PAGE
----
Although Flush is subtitled A Biography, much of Flush’s life is by necessity fictionalized. In terms of accurate biography, the book is much more an account of the life of Elizabeth Barrett Browning. It is, after all, through references to Flush in her letters and her poems about him (“To Flush, My Dog” and “Flush, or Faunus”) that her readers know of his existence. Flush was Barrett’s companion through a pivotal point in her life, so the events of his life were shaped by those of hers. Nevertheless, the story is that of Flush, not of his owners.
In his 1983 preface to the book, Trekkie Ritchie indicates that the model for Flush was Woolf’s own cocker spaniel, Pinka. Woolf was an owner of dogs throughout most of her life, yet she never exhibited sentimentality toward them. Certainly the author of Flush was a close observer of canine life. A dog’s sensory perceptions, especially those of smell, crowd the pages. Flush is an animal, and the reader is never permitted to overlook that fact in reading his story.
Flush inhales the mingled odors of food, dust, and furniture polish as he first enters the Barrett household, and he glories in the smells of garlic, grapes, and leather in the Italian marketplace. When Flush is kidnapped, he is distressed by extreme thirst. When he is returned to his owner, he ignores her affectionate greeting and runs to his purple water vase. The sense of sight, on the other hand, brings little physical pleasure to the dog, and Barrett herself notes that the scenery of the Italian mountainside means nothing to Flush or to her infant son. Woolf records well the discomfort that Flush experiences when the Italian fleas attack him, as well as both the...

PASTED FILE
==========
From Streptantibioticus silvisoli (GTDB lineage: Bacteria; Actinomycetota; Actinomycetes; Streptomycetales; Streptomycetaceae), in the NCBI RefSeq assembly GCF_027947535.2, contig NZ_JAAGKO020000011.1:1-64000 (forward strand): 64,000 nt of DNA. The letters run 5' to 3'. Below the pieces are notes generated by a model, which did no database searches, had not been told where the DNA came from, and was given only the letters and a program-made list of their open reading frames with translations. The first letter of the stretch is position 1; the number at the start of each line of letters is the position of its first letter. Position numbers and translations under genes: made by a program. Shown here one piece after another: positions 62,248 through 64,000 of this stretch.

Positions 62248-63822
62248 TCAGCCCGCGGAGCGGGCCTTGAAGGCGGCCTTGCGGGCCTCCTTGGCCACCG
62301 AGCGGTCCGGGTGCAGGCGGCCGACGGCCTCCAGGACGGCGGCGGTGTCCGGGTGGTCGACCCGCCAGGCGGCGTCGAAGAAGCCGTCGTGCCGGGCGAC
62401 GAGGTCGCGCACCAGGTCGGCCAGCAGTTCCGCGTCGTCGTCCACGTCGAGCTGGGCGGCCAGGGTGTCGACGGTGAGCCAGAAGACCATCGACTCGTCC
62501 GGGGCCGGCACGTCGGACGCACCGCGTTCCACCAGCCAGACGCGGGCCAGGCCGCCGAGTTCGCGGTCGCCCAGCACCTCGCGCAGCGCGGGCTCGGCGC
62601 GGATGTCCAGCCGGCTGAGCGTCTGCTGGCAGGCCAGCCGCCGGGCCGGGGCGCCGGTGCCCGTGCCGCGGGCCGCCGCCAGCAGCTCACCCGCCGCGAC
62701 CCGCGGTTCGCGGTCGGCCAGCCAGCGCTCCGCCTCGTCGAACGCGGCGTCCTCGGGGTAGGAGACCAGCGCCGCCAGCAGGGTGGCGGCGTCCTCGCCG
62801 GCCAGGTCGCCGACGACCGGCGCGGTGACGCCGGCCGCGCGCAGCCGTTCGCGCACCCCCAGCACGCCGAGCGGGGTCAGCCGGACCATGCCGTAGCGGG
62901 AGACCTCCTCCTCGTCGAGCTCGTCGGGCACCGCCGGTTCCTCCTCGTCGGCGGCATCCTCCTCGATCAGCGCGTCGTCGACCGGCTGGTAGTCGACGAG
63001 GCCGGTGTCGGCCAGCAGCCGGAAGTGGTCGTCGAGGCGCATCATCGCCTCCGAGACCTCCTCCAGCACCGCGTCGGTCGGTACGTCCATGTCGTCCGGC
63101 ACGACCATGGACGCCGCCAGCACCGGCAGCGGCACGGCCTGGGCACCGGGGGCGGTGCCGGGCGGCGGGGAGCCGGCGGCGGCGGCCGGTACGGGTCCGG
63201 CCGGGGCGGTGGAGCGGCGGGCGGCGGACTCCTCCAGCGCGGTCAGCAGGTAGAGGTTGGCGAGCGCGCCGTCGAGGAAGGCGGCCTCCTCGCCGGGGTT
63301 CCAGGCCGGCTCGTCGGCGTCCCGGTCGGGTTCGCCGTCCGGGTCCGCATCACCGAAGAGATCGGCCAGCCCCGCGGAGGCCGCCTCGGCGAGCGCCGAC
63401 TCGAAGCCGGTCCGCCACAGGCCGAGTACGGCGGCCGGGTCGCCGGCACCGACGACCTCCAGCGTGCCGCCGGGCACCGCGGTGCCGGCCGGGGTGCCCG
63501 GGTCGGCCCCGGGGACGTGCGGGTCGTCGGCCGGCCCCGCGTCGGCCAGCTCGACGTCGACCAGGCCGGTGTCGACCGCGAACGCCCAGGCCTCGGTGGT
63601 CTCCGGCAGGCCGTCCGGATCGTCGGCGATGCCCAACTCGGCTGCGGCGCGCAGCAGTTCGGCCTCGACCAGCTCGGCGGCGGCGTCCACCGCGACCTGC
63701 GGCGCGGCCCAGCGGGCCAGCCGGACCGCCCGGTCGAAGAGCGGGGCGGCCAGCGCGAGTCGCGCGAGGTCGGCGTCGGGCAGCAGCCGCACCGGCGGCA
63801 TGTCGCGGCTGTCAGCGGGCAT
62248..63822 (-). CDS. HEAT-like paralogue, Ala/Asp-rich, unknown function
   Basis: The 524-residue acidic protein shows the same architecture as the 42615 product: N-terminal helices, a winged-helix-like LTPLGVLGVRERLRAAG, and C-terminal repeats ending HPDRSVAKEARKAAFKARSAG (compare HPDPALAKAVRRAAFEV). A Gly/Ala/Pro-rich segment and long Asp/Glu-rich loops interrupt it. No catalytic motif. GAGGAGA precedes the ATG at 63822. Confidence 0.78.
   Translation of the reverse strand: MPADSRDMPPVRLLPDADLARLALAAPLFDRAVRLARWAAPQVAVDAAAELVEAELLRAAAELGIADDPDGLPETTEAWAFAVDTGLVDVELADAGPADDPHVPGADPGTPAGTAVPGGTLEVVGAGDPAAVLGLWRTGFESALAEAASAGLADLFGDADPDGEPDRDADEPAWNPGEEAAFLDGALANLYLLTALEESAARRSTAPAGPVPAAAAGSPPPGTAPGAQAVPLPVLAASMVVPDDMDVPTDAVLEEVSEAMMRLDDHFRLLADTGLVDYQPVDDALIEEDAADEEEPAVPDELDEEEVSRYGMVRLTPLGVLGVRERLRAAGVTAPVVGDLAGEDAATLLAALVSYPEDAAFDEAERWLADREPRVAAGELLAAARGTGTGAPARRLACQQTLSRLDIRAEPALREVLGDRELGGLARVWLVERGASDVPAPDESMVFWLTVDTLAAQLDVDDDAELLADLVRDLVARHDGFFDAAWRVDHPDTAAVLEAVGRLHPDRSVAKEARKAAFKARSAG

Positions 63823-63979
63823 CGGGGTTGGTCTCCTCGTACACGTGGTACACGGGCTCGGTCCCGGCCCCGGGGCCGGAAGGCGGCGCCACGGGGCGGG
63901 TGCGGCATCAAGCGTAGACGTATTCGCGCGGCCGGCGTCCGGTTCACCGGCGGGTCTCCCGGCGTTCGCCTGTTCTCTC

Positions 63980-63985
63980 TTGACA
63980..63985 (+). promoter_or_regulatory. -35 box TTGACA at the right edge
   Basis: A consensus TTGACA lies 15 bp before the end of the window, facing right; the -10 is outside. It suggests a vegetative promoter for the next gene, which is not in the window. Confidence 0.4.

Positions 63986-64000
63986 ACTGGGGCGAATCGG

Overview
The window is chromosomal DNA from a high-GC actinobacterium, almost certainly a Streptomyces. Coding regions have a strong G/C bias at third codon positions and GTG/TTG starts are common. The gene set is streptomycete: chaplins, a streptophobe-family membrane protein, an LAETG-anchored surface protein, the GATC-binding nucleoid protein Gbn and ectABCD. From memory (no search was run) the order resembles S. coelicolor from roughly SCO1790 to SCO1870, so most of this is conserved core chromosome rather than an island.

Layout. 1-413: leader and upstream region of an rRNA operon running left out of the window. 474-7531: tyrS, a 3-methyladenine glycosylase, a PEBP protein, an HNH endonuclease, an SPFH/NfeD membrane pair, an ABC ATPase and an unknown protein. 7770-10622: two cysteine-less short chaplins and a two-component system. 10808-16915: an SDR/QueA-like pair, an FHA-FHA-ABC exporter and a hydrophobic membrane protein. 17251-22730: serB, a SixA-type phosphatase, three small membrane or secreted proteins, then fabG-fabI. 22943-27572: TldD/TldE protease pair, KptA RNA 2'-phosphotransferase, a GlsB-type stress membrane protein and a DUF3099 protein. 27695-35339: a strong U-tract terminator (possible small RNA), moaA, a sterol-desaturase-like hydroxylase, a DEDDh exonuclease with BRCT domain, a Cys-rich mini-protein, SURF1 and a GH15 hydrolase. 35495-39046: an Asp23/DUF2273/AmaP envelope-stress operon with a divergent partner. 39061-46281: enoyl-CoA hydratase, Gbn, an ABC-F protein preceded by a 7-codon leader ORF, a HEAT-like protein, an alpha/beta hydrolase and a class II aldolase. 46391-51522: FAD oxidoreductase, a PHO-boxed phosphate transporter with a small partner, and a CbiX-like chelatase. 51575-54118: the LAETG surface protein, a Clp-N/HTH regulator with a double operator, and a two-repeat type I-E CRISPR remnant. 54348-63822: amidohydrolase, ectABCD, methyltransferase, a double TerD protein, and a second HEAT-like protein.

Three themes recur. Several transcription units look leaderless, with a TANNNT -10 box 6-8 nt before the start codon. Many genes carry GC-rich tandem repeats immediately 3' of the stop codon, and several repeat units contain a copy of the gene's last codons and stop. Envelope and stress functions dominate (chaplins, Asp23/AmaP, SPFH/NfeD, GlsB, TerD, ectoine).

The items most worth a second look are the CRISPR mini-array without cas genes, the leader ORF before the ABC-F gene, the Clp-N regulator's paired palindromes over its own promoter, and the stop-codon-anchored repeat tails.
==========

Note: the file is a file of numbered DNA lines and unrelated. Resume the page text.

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Woolf did not have a young adult audience in mind when she wrote Flush. The work came about as a result of her own interest in dogs and her reading of the Browning letters. Nevertheless, the book has become popular in high schools as a companion to the study of the Brownings’ poetry in eleventh or twelfth grade English classes. The lives of the Brownings, a pair of famous lovers, hold a certain fascination for readers of all ages, but especially for teenage readers who are first becoming aware of the beauty of both love and poetry. Much of Barrett’s poetry was written while Flush was lying at her feet. Her Sonnets from the Portuguese (1850), which is part of the canon of most high-school English literature textbooks, was composed during the period of rivalry between Flush and Browning. Her extended poem Aurora Leigh (1857), which describes life in the slums of London, was drawn from the memory of Barrett’s trip to the Whitechapel district of London in an effort to bargain with Flush’s kidnappers.
In creating the biography of Flush, Woolf leaves out the emotion and the sentimentality that accompany a human love affair. Flush sees his owners as their actions and attitudes affect him, not as they see each other. Presenting the events from the dog’s viewpoint is an unusual yet effective way of gaining readers’ attention and allowing them to understand the Brownings’ relationship from a perspective that is less emotional than their poetry. Flush, combining both fact and fiction, provides enjoyable reading and useful supplementary material for the teenage student of English literature.